Leap of faith - Special-needs school launches campaign to keep doors open
SCHOOLS ACROSS the island are set to physically reopen on September 7, but for the Faith Education Centre in Willodene, Spanish Town, St Catherine, the future hangs in the balance unless the institution is able to raise the funds needed to relocate.
The special-needs school caters to slow learners and students with autism, developmental delays, multiple disabilities, emotional disturbances, and intellectual disabilities.
It first opened its doors on September 9, 2013, at the time, catering to just three students at the Tawes Meadows Benevolent Centre in the parish of St Catherine. In 2014, they moved to their current location, where they now have two classes, 10 students, and three members of staff, including its principal and co-founder, Shervina Small.
Small says the school has always had financial challenges, but its current situation has been exacerbated by the coronavirus pandemic. “Things degraded rapidly,” said Small. With no fees, it has been difficult to pay the rent and utilities at their current location, and with every month that they still occupy the space, the cost is growing.
Further, they have been given notice by the property’s owners and must relocate quickly if they are to reopen in September.
“We have been given notice to relocate in light of the condition of the premises. They say they want to fix, so we have to relocate. So we have to focus on clearing what is owed, plus getting some funds to move forward,” Small told The Gleaner.
The problem: “There’s really nothing in the kitty,” Small shared.
A GoFundMe campaign was launched by Small’s sister, Andrea Jones, on May 22. It aims to raise US$3,000.
At press time, it had raised US$1,215 of the US$3,000 goal from 13 donors.
Small has a June deadline to raise the funds needed or face the difficult decision of closing the school’s doors.
“School reopens in September, so we are roughly looking at three months to wrap up - raising the funds, getting the place, relocating, settling in, [getting] ready for school in September,” she said.
For the parents of the students Small has helped, the closure of the Faith Education Centre is unimaginable.
Charmaine Johnson first realised her son, Chaz Mendez, wasn’t developing as he should when he was a toddler.
At 18 months, he moved from saying ‘mama’, ‘dada’, and ‘juice’ to nothing at all. Worried, Johnson, a teacher, had him assessed, and he was diagnosed with autism.
“When he initially got interviewed, was assessed, he was very low, where he couldn’t do anything pretty much, so that was really traumatising for me. Now, I can see where he has improved. He has been doing much better, where he is following more directions,” said Johnson.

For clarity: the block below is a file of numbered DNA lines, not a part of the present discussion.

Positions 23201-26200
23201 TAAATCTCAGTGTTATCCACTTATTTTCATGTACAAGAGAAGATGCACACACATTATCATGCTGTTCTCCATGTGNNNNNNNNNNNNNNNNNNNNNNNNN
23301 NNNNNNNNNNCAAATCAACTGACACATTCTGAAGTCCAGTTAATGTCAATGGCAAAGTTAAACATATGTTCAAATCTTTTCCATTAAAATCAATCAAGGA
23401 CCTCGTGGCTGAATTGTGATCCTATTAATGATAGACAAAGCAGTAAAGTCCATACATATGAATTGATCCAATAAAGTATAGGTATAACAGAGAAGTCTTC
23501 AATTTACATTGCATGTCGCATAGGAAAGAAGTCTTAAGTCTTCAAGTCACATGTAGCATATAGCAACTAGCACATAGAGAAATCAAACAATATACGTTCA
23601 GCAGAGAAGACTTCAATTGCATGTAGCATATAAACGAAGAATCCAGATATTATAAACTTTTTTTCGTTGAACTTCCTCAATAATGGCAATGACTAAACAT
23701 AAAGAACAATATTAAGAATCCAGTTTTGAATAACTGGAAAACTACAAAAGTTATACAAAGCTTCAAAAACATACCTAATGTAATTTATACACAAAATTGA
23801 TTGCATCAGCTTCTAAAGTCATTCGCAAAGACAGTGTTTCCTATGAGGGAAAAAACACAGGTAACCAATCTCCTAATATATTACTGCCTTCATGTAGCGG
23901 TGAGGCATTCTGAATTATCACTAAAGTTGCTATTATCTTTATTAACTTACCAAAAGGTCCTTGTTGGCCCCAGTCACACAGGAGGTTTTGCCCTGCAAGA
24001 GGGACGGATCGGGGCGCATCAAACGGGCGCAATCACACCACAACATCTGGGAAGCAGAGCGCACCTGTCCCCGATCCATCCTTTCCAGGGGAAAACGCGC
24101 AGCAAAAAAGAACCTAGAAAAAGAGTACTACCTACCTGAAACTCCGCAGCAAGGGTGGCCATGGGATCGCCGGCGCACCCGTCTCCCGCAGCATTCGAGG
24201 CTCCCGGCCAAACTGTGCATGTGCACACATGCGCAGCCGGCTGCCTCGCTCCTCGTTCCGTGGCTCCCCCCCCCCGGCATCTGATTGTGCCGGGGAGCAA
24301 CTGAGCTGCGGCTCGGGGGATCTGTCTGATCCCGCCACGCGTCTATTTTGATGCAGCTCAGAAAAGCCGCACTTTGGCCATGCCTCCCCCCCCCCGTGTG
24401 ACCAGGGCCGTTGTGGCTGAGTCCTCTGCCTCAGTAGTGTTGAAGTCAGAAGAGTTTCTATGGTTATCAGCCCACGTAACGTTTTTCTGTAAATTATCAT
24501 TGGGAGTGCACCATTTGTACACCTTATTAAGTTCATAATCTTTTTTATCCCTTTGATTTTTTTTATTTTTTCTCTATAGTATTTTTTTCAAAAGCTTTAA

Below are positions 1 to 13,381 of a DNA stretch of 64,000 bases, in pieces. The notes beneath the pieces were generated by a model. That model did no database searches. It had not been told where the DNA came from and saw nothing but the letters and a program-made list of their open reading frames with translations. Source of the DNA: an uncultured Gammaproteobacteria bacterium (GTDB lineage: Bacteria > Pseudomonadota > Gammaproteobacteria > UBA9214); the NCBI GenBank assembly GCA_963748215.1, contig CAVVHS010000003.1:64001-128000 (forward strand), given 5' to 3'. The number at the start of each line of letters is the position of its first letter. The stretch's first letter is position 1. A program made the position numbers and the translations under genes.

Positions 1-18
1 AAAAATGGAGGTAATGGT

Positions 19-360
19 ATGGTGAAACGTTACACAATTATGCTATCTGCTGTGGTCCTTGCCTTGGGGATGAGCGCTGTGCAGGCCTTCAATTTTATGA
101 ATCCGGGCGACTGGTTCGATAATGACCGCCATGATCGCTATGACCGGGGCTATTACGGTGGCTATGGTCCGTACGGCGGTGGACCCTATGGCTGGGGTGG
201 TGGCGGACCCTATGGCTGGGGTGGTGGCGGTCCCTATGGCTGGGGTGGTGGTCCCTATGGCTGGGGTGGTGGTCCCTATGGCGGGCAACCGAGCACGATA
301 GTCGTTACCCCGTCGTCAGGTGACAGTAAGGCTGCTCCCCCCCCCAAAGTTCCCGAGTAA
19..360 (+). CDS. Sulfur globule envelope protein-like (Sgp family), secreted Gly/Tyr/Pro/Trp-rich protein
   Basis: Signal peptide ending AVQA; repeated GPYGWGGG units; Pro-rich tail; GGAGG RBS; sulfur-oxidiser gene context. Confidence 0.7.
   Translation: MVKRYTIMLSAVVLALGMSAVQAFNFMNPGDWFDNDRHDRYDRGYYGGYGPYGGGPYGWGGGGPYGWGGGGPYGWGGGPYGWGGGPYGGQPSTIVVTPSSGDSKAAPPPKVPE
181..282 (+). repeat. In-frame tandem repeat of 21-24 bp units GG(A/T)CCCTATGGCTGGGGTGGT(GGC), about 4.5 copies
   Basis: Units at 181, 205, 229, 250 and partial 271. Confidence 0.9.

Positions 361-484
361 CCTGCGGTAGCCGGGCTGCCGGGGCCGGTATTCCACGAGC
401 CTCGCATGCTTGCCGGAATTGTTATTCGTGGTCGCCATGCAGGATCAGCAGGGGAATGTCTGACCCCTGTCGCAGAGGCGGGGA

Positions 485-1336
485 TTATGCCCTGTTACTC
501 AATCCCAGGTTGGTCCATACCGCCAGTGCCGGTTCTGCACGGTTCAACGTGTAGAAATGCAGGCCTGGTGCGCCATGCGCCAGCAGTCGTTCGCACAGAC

She notes the affordability of the school and the passion Small has for teaching as key factors in her decision to place Chaz, now four years old, in the institution in April of 2019.
“He attended another school previously, but once he was evaluated, I was referred to Shervina Small,” said Johnson.
Since then, Chaz has improved significantly. “When he went for that second evaluation, he was able to do the puzzles, do two-three instructions at a time,” said Small. He’s even now saying ‘mama’, completing 48-piece puzzles, singing with nursery rhymes, and placing letters in alphabetical order.
As he continues to develop, Johnson and Small are focused on helping Chaz to express himself. Small has instituted the Picture Exchange Communication System, or PECS, to allow Chaz to express his wants and needs using a small book of images.
Johnson is looking forward to having Chaz resume school in September, noting that if the school were to close, it would send her “back to the drawing board”.
It is the same for cosmetologist Jodiann McKay. Though not officially diagnosed, her nine-year-old son, Ajani Thomas, is a slow learner and was unable to function in a normal classroom. McKay says that from the first day of class at the Faith Education Centre in 2018, she has seen a tremendous improvement in Ajani.
“I can tell you, from I started, I have no regrets. He has improved significantly. When I sent him here, he could hardly spell his name, he wasn’t writing, or anything like that. Now, he is writing. He’s even reading now. So I’ve seen significant improvement since. He’s still not where he’s supposed to be, but he’s not where he was, and [that’s] thanks to Ms Small,” said McKay.
Like Johnson, McKay has a fear of regression. They have seen the value of Small’s methods and hope she will be able to continue to mould and develop the students at the institution.
“Something special is going on here,” said McKay.
To donate to the Faith Education Centre, visit gofundme.com/f/save-faith-education-centre-from-closure. Have a good story you’d like to share? Email us at firstname.lastname@example.org.